Trudeau Defends ‘Online Harms’ Bill Before Tabling, Says It’s Needed to Protect Children

Trudeau Defends ‘Online Harms’ Bill Before Tabling, Says It’s Needed to Protect Children
Prime Minister Justin Trudeau speaks at a press conference in Saint John, N.B., on Jan. 17, 2024. (The Canadian Press/Michael Hawkins)
William Crooks

The Liberal government has not tabled its “online harms” bill yet, but Prime Minister Justin Trudeau is already pushing back against criticism from the Conservatives.

After a housing announcement in Cape Breton on Feb. 22, Mr. Trudeau responded to comments made the day prior by Conservative Party Leader Pierre Poilievre, whom he accused of “spreading lies.”

Mr. Poilievre has described the upcoming Liberal online harms bill as Mr. Trudeau’s “latest attack on freedom of expression.”

The prime minister spoke about the bill unprompted after the press conference had been declared over. He insisted the purpose of the bill is to protect children online.

“We need to do a better job as a society, keeping kids safe online, keeping them safe from child sexual exploitation, from bullying, and the kinds of mental health distress that far too many of our young people are going through,” he said.

No firm timetable for the tabling of the bill has been announced, with different sources mentioning April or as soon as next week. It will focus on narrow instances of content removal, particularly concerning child sexual abuse and non-consensual image sharing, an unnamed senior government official told The Canadian Press.

The upcoming legislation is also expected to establish a new ombudsperson to address public concerns about online content and introduce a new regulatory role to oversee the conduct of internet platforms.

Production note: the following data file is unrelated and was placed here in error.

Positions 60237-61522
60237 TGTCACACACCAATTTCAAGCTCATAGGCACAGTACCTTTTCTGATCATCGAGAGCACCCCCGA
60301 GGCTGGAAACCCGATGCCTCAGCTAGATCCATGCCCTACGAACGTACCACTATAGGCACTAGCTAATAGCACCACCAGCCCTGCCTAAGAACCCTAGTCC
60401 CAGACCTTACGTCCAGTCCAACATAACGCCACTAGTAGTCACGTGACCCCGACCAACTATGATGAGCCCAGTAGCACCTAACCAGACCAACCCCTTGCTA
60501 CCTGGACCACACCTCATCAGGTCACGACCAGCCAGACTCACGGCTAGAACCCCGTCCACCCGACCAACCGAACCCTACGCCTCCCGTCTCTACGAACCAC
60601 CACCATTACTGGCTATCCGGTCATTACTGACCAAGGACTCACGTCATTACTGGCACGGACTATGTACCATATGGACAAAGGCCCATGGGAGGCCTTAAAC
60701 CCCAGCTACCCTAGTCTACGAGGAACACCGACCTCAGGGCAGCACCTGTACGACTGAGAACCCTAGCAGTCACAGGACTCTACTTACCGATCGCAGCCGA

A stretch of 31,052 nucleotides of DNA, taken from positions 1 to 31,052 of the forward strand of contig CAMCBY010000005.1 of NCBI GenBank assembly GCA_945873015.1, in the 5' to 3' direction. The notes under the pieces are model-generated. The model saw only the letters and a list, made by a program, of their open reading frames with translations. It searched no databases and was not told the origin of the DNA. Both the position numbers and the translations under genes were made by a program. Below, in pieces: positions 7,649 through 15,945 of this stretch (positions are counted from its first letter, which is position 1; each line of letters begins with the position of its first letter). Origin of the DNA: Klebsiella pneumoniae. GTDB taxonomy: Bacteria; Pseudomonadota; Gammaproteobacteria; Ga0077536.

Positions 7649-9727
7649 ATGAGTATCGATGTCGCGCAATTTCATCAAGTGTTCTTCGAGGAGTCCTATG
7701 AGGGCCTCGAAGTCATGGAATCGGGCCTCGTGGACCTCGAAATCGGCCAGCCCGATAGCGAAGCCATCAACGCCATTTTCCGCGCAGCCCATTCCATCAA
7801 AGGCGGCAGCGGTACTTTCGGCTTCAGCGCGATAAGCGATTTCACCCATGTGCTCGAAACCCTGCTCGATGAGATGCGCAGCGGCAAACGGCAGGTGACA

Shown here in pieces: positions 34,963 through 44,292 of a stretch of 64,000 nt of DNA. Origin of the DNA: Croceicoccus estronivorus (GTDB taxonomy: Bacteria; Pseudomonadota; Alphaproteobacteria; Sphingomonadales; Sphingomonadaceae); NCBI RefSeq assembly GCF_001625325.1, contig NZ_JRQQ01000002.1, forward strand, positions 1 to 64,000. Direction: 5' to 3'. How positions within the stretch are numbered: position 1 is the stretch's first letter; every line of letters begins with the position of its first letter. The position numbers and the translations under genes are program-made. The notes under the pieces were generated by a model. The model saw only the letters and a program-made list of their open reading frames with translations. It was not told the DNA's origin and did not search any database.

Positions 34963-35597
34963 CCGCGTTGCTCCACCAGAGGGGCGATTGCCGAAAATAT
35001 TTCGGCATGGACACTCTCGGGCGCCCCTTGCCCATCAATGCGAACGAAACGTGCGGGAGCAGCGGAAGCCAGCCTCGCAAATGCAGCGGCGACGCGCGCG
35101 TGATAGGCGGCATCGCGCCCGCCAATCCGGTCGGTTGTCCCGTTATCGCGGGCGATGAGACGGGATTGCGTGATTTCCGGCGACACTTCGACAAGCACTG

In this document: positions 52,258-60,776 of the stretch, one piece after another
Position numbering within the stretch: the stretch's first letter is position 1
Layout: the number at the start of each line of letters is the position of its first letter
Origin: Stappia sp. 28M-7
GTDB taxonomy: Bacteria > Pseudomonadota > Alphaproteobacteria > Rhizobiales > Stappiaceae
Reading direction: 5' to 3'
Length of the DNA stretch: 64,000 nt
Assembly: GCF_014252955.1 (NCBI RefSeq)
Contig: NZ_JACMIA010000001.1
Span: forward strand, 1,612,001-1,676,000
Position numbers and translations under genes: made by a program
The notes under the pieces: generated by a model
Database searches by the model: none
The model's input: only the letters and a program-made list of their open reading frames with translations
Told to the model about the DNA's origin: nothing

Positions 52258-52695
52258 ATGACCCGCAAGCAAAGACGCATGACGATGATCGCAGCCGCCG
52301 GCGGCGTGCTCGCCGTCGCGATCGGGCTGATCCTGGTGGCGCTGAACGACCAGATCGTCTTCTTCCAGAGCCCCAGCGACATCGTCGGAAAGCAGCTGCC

Meanwhile, Mr. Poilievre says the Liberal government intends to criminalize speech disapproved by the prime minister. “What does Justin Trudeau mean when he says the word ‘hate speech?’ He means speech he hates,” he told reporters on Feb. 21.

The Conservatives have opposed major legislative efforts to reshape the information environment, such as Bill C-18 and C-11. They have called the latter, which revamped the Broadcasting Act, a “censorship law.” It gives the federal broadcasting regulator additional powers to supervise online content.

Mr. Trudeau has accused Mr. Poilievre of jumping the gun on the upcoming online harms bill.

“The fact that Pierre Poilievre and the Conservatives, without reading the legislation, without knowing what’s in the legislation, are not just opposing it, but spreading lies about it, is concerning,” he said in Cape Breton.

“I think this is yet another example of Pierre Poilievre being irresponsible and not serious and choosing to play politics instead of actually focusing on what matters,” he added.

A previous attempt by the Liberals to tackle online hate failed when Mr. Trudeau called an early election in 2021. The Liberal government missed its own deadline to table a new bill within the first 100 days of its new mandate.

Liberals have opposed Bill S-210 being currently debated in the House of Commons, which would require age verification to access pornographic websites. Conservatives are supporting the bill, and a few Liberal MPs as well.

Mr. Trudeau said he doesn’t support this approach of adults needing to provide personal information to “sketchy websites.”

The Canadian Press contributed to this report.